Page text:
Twenty Five Years

I’d like to thank the Academy for this incredible honor… Wait, that’s not it.  Right, here we go now…

I’d like to thank Sam Smith for kinda screwing up his acceptance of an Academy Award for best song.  Yeah, that’s more like it.

Seriously, though, Sam, you did us all a favor by well, putting your foot in it on your big night.  You reminded a lot of people how easy it is to forget history – even recent history.

So I thought I’d take a moment on the 25th Anniversary of Howard Ashman’s death, to let you know who he was.

He was a writer, lyricist and director.  He is generally acknowledged to have been one of the guiding forces behind Disney animation’s vaunted renaissance.  He had a supple and creative mind.  He was endlessly amusing, neurotic and loving.  He saw a B movie and thought it would be a great musical and when he was 32 he hit it big with that musical (it’s called Little Shop of Horrors).

In the eight and a half years after Little Shop, Howard Ashman wrote and directed a Broadway musical called Smile, and he wrote the lyrics for and was instrumental in the creative development of two Disney animated films you may have heard of (The Little Mermaid – for which he received an Academy Award for Best Song and Beauty and the Beast - ditto) as well as much of Aladdin.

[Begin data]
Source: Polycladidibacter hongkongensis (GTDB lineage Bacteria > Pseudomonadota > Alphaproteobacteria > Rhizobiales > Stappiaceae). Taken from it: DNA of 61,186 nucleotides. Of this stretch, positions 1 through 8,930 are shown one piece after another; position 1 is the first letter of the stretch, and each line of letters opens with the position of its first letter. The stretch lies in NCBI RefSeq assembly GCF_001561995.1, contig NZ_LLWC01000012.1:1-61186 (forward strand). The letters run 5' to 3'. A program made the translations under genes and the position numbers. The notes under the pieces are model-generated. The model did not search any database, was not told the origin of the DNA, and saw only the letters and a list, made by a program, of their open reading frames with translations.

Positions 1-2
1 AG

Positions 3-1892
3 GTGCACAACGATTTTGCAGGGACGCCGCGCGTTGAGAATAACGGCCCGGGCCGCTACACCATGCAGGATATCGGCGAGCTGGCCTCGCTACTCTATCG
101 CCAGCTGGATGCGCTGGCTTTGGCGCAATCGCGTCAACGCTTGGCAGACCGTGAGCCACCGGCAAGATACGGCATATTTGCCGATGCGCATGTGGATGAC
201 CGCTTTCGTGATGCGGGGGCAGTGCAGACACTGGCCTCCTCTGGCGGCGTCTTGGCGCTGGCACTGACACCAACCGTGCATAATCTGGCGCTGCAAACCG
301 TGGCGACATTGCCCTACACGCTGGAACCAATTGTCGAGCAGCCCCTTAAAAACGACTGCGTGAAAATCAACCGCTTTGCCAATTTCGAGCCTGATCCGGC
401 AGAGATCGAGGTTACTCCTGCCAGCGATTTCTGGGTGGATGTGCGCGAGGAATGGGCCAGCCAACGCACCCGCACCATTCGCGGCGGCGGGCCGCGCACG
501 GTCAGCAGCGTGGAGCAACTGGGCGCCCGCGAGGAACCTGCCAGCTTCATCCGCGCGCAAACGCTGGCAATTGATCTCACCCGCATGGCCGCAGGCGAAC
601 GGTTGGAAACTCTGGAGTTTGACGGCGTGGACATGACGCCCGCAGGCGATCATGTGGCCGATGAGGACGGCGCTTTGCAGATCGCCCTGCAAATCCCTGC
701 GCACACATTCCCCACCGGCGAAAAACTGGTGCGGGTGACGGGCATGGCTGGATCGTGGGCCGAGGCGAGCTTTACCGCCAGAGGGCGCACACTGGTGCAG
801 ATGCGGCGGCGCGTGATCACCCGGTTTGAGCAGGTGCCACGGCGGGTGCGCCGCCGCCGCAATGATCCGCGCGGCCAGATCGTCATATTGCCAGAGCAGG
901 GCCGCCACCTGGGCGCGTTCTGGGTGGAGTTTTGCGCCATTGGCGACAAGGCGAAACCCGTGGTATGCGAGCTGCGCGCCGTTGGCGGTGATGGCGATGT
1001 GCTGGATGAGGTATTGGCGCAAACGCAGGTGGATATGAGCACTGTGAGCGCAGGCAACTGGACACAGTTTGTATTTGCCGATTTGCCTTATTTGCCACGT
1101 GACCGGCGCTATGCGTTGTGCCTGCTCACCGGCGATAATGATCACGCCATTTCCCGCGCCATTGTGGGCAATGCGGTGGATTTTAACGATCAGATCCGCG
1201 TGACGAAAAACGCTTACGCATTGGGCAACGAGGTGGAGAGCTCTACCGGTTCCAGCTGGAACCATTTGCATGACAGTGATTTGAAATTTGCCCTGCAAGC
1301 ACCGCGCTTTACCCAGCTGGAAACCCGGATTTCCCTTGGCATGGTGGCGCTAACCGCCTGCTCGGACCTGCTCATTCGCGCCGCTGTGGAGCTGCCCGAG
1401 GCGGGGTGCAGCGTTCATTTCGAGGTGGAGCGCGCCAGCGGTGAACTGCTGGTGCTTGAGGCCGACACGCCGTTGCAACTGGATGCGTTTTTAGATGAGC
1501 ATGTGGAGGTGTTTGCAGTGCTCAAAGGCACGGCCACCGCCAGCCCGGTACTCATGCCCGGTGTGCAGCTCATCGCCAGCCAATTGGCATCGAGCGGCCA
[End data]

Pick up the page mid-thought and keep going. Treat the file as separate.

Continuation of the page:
He couldn’t do as much on Aladdin, you see, Sam, because he died in 1991 before work really began on it.  And he did what some consider his most sensitive and brilliant work on Beauty and The Beast when he was suffering from the horrors of AIDS.

That was his professional life.  Howard was also my brother (which I modestly consider his most important role but, fair enough, no reason you would know him for that).  And Howard was Bill Lauch’s partner and lover (Bill, as you may have heard, Sam, was the first openly gay man to accept an Academy Award for his deceased partner).

See, you really did do us all a favor, Sam.  You reminded us why we should take history seriously.  Why the AIDS epidemic of the last century must never be ignored or swept under the rug or, even worse, romanticized.  It was ugly, it was brutal, it stole from the world some of the best and the brightest not only in the arts but in the sciences and the humanities and mostly, in the hearts of all those who loved its victims.  It was cruel and unnecessary and a terrible curse made all the worse because of the painful slowness of the richest country in the world to acknowledge the disease and attempt to find a cure.

But good on you, Sam.  You won and you should enjoy and appreciate the honor.  And, though I don’t know much about you at all, I do think you’re pretty cute.

Maybe we should date…